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Vision Res. 2000;40(27):3685-702.

Spatial and temporal receptive fields of geniculate and cortical cells and directional selectivity.

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Department of Psychology, University of California, 3210 Tolman Hall # 1650, 94720-1650, Berkeley, CA, USA.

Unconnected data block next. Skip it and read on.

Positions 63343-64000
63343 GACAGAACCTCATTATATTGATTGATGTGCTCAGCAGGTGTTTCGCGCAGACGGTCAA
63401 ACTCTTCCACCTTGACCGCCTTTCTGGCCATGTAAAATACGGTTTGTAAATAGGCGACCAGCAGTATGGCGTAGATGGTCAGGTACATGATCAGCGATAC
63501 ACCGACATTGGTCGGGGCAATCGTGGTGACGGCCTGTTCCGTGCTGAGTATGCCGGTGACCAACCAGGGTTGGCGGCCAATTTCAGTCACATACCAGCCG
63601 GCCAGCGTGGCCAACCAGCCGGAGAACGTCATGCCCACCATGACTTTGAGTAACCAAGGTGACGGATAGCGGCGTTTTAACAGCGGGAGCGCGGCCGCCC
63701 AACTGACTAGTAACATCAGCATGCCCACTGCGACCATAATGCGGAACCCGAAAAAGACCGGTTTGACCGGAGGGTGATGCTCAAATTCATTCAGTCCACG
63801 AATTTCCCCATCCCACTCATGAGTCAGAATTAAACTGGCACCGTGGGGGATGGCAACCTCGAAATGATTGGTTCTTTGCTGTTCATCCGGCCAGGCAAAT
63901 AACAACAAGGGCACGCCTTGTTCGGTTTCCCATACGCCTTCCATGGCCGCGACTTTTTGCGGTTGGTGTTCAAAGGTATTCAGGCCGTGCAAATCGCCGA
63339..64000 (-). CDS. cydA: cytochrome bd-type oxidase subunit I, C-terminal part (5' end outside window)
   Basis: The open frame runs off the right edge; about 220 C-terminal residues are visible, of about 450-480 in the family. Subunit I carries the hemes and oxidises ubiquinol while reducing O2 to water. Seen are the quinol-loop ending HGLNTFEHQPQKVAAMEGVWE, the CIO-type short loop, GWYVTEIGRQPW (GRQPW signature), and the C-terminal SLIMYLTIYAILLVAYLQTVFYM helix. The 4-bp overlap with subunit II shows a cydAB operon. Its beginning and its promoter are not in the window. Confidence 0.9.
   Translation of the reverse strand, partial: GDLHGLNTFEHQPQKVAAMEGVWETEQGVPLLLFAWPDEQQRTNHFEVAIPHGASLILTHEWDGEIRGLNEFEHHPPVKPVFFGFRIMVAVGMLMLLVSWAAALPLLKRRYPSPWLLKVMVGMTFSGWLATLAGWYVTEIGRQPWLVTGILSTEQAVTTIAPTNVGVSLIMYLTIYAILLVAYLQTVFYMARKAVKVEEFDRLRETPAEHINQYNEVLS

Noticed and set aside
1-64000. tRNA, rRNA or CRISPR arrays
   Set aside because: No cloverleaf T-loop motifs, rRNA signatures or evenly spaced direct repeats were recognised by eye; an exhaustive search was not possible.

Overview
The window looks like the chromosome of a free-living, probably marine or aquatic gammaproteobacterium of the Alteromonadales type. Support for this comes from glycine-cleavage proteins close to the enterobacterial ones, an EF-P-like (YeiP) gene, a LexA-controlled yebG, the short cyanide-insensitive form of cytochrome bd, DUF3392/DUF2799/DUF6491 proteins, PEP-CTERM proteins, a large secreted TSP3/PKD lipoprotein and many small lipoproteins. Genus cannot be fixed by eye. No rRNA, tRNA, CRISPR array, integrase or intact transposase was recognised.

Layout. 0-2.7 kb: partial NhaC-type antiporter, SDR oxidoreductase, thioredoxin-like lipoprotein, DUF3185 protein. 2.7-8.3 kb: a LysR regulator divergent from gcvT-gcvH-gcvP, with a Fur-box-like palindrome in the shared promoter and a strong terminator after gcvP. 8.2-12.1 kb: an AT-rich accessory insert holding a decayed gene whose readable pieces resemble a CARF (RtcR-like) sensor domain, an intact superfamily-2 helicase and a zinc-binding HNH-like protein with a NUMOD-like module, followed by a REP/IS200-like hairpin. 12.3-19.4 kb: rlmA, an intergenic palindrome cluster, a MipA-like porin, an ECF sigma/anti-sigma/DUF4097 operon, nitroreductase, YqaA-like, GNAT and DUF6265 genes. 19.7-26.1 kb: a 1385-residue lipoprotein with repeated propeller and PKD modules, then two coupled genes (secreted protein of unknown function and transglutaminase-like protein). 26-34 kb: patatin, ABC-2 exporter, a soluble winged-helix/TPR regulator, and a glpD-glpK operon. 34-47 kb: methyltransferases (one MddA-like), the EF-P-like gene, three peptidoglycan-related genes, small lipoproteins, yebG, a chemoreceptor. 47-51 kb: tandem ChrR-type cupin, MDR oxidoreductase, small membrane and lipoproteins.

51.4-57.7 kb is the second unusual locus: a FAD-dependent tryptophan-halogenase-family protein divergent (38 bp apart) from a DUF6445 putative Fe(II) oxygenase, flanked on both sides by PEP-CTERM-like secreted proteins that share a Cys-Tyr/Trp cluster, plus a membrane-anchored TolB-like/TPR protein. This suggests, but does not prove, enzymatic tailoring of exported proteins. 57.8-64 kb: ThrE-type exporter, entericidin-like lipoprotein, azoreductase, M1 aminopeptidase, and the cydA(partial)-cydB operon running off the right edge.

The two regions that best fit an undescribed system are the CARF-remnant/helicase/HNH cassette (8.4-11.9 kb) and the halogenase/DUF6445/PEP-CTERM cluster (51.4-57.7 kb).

The spatio-temporal receptive fields (RFs) of cells in the macaque monkey lateral geniculate nucleus (LGN) and striate cortex (V1) have been examined and two distinct sub-populations of non-directional V1 cells have been found: those with a slow largely monophasic temporal RF, and those with a fast very biphasic temporal response. These two sub-populations are in temporal quadrature, the fast biphasic cells crossing over from one response phase to the reverse just as the slow monophasic cells reach their peak response. The two sub-populations also differ in the spatial phases of their RFs. A principal components analysis of the spatio-temporal RFs of directional V1 cells shows that their RFs could be constructed by a linear combination of two components, one of which has the temporal and spatial characteristics of a fast biphasic cell, and the other the temporal and spatial characteristics of a slow monophasic cell. Magnocellular LGN cells are fast and biphasic and lead the fast-biphasic V1 subpopulation by 7 ms; parvocellular LGN cells are slow and largely monophasic and lead the slow monophasic V1 sub-population by 12 ms. We suggest that directional V1 cells get inputs in the approximate temporal and spatial quadrature required for motion detection by combining signals from the two non-directional cortical sub-populations which have been identified, and that these sub-populations have their origins in magno and parvo LGN cells, respectively.

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